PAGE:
"There have been many such sights seen in this place of execution since the year 1660, for this interest and cause, for which I have received the sentence of death; and here I am, in your presence, to lay down my life this day; for which I charge thee, oh! my soul, and all that is within me, to bless and magnify the name of the Lord, who can perfect His praise, and bring a testimony out of the mouths of babes or sucklings. Yea, before He want some to seal His testimony, even if it were from the beasts of the field, He will not want; as in Balaam's days, the dumb ass, speaking with man's voice, gave a testimony against the madness of the prophet. Wherefore, unworthy as I am, I am come here, and beg your ear and attention, ye who are spectators and auditors, if the Lord shall permit me to speak a few words; and I shall be but brief.
"There are many come here this day, to hear and see me lay down this tabernacle of mine, that have various ends; but our Lord knows you all, and your ends both. It is true, God is my witness, that I judge myself the unworthiest person of any that have lost their blood for this honourable cause. He has been pleased to take a testimony from noblemen, gentlemen, ministers, and poor ploughmen lads, and tradesmen of several sorts; which is a token for good, that He has yet a kindness for these covenanted lands. And I bless the Lord with all my heart, that ever He called me with His heavenly calling. I bless the Lord, that I have a life to lay down for His sake. Glory to the Lord, that I shall have blood and wounds in His cause.
"But to come more particularly to the purpose in hand, the articles of my indictment were these: First, they charged me with rebellion for joining with these whom they call rebels, and declared enemies to the king, and enemies to all good government. For my own part I never called them so. I declare here where I stand, before Him who will be my judge within a little, that my design in coming forth with arms, was to hear the Gospel preached truly and faithfully; and I know it was the design of that poor handful to defend the Gospel, and to keep up a witness and testimony against the abounding corruptions that this land is filled with from end to end, and to plead with the Lord that He would not make a total removal therefrom. Yea, I heard Mr Richard Cameron say:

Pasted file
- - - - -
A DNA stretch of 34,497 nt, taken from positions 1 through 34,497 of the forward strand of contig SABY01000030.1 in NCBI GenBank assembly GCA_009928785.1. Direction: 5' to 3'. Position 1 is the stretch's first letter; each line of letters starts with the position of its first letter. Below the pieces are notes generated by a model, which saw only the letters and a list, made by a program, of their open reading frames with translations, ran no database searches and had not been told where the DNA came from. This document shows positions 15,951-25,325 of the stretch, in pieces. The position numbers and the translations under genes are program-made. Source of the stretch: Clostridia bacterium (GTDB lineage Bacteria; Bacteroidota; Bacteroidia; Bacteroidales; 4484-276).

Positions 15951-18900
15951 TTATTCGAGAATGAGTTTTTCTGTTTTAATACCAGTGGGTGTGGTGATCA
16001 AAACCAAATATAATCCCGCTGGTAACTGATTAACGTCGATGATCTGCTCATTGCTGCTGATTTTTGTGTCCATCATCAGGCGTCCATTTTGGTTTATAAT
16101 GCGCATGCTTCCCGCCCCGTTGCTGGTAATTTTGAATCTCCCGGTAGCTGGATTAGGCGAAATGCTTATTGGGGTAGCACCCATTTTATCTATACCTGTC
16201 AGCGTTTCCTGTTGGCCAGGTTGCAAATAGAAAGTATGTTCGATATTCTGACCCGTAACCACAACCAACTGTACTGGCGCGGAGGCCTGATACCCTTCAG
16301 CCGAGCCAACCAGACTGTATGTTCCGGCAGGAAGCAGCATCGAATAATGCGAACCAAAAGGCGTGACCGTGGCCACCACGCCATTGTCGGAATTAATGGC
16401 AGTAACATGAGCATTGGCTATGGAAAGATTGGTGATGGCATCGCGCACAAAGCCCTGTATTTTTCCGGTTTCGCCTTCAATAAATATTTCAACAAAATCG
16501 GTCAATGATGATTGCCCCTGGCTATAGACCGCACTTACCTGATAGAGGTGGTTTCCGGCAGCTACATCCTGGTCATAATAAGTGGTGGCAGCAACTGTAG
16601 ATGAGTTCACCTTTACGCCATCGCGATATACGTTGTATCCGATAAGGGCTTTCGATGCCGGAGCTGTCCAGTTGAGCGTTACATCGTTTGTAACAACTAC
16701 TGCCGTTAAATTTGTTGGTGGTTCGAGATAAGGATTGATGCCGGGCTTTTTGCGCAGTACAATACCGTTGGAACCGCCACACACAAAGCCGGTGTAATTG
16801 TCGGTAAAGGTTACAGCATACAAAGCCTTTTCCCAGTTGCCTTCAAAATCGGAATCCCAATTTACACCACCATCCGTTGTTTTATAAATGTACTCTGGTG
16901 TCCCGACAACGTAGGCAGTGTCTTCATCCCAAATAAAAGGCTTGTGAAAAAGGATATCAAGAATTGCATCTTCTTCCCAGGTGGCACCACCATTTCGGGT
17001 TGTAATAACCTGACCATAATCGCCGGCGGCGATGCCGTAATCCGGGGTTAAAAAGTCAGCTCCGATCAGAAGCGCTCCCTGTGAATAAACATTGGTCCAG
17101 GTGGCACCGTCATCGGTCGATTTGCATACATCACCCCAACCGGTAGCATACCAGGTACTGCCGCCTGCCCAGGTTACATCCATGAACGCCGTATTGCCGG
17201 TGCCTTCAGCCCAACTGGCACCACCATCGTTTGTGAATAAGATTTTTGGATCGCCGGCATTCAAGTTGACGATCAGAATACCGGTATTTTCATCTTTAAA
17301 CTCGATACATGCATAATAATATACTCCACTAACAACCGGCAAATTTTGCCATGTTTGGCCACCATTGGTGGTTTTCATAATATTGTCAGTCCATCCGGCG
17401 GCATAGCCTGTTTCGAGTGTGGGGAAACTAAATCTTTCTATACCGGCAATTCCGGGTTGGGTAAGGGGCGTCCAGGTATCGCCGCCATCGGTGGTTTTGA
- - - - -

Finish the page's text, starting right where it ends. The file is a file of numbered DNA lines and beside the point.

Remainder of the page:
"' My friends, we are not to compare ourselves with a Gideon's 3o0 men. No, not at all. Our design is to have you examined how ye are, and what ye are; to choose two or three of the foot, and two or three of the horse, that are found fittest qualified for elders; to try your principles, to try your life and conversation, and to have you being [i.e., living] Christians. Our number was more the last day, and we gave them free leave to go home, and only but a few handful to stay; for we design not to fall upon any party of the forces, except they be few in number, and oppose us in keeping up the Gospel in the fields; for I am persuaded that one meeting in the fields has been more owned and countenanced by His presence with His people, than twenty house meetings, as they are now bought (by the Indulgences]; and therefore make no strife among yourselves about officers, because they are but men ; yea, I think there is not a man amongst you all meet for it. We are not meet to be a Minister to you; only we are to wait till the Lord provide better; and, ye that are not satisfied to stay in defence of the Gospel, good morrow to you, whatsoever ye be.'
"And so I thought it was rational and warrantable, both from the word of God, and our solemn vows and covenants, which you and the whole land are engaged unto. Now ye see what was my motive to join with that handful, and in this I have peace, and on this ground I lay down my life.
"There is a second motive I had, for which I thought myself bound to own that persecuted cause and interest of my blessed Lord and Master, Jesus Christ, I being about two years ago in Carrick, and, hearing the precious Gospel of Jesus Christ (in these glorious days the shining of the countenance of our Lord was discernibly seen there, both upon His ministers and people), I thought it my duty to mark it. The Lord did so soften and animate my heart at that time, that I made it my work, how I might win [i.e, get] to clearness how to state [i.e., declare] myself, being among the deceitful indulged Ministers; and finding several places of Scripture calling me out from them, as these known Scriptures, 'If the Lord be God, follow Him: but if Baal then follow Him.' 'Come out from among them my people, and touch not the unclean thing.' 'Touch not, taste not, handle not, which are all to perish with the using;' I thought it was dreadful to be halting between two opinions. On the other hand, I had some Scriptures concerning the cross that attends pure religion and undefiled. The Lord who has called me here to-day, to seal these truths, wrought, with an irresistible power on my heart, that good word of His; 'The Lord liveth; and blessed be my Rock; and let the God of my salvation be exalted. It is God that avengeth me, and subdueth the people under me. He delivereth me from mine enemies: yea, thou liftest me up above those that rise up against me: thou hast delivered me from the violent man' (Psalm xviii. 46-48). This makes me rejoice.